OKLAHOMA CITY, OKLAHOMA— It’s not like we can really take you all the way through Justin Bradshaw’s introductory fitness class in the time it takes to read this. Besides, you’re probably not anywhere near a swimming pool. “OK. Let’s bring it in,” shouts Bradshaw dressed in boots and army fatigues.
“Let’s start jogging in place. Looking good. Keep it up,” he continues. “This is definitely not water aerobics. In fact that’s our tag line,” says Bradshaw pointing to his promotional poster.
Generally, he starts out with a few calisthenics, jogging, jumping jacks, squats, push-ups, and something he calls body builders. Justin was in the U.S. Army deep sea diving program for 4 years. That’s his warm up. He says without kidding, “It’s definitely a tough program.”
About 75 percent of his hour long workout takes place in the water. Justin created his regimen about 3 years ago based on what he had to do to stay in shape. There aren’t any long swims, nothing more than 50 yards but there are a lot of them. Kat Isom usually swims for distance for her workouts. This Saturday morning was different. “It was hard,” she said later. “My arms were shaking and my legs were tired. I came close to throwing up but I didn’t.”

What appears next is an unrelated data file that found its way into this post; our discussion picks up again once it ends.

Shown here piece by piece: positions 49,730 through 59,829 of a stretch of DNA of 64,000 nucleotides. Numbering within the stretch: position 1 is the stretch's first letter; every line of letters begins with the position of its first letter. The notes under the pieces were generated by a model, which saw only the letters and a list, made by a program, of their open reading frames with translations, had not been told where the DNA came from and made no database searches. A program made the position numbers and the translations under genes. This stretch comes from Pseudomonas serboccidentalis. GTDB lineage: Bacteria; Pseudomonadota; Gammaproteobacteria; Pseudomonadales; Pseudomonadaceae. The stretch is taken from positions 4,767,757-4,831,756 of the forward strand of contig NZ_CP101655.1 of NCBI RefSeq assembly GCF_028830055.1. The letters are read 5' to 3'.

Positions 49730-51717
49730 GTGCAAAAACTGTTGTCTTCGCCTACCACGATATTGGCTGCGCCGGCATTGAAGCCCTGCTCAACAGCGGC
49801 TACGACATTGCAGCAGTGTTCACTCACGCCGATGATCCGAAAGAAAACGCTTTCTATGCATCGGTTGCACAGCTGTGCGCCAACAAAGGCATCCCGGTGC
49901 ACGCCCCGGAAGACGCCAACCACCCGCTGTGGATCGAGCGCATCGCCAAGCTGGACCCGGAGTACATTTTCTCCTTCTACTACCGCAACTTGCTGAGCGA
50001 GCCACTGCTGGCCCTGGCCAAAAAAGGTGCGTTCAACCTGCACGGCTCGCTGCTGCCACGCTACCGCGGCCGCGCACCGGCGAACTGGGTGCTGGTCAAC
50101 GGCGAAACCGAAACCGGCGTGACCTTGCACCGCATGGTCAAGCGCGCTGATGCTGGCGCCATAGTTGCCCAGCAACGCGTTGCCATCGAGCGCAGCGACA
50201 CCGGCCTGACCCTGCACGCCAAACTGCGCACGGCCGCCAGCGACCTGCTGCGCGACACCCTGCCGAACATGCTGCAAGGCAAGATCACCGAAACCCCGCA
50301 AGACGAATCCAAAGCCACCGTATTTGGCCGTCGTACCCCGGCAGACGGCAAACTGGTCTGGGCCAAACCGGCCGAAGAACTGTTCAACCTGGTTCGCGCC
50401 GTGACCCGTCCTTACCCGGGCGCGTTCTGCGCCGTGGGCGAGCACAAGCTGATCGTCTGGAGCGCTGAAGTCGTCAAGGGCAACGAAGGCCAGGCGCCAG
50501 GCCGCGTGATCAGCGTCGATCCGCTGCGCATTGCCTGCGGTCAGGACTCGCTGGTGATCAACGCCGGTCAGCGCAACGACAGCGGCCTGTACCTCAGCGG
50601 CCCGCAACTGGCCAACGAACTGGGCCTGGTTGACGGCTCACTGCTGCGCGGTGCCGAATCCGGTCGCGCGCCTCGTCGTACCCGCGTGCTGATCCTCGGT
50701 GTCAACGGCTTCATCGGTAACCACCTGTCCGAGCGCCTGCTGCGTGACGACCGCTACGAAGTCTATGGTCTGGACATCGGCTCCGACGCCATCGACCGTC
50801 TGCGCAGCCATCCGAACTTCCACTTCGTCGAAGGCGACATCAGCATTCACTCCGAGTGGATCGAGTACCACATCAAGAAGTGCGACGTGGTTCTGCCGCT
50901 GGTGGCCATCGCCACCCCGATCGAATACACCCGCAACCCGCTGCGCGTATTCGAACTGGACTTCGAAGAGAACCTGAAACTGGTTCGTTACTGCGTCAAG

Bradshaw has his students swim with wet wash cloths clenched in their fists. They swim with fins a little, and sometimes they tow eachother through the water. A couple of people dropped out early on but Laura Lyles stayed with it even though she had a baby 10 months earlier. “This was really intense,” she said. “But the good kind of intense.”
They’re in the water and then out of the water. They tread water, They kick from the side. Justin insists his program is great training for the lungs while easy on the joints. It DOES help if you know how to swim. Even better, no one can hear him shouting with their head in the water. “That’s right,” he laughs.
Frog swim, shark swim, tread water, jump out, jump back in. Bradshaw says the people who come back for more tend to be marathoners or tri-athletes. He insists it gets easier. The man who calls himself Sgt. H2O says you’ll feel like a new person at the end of six months, if you can swim that far.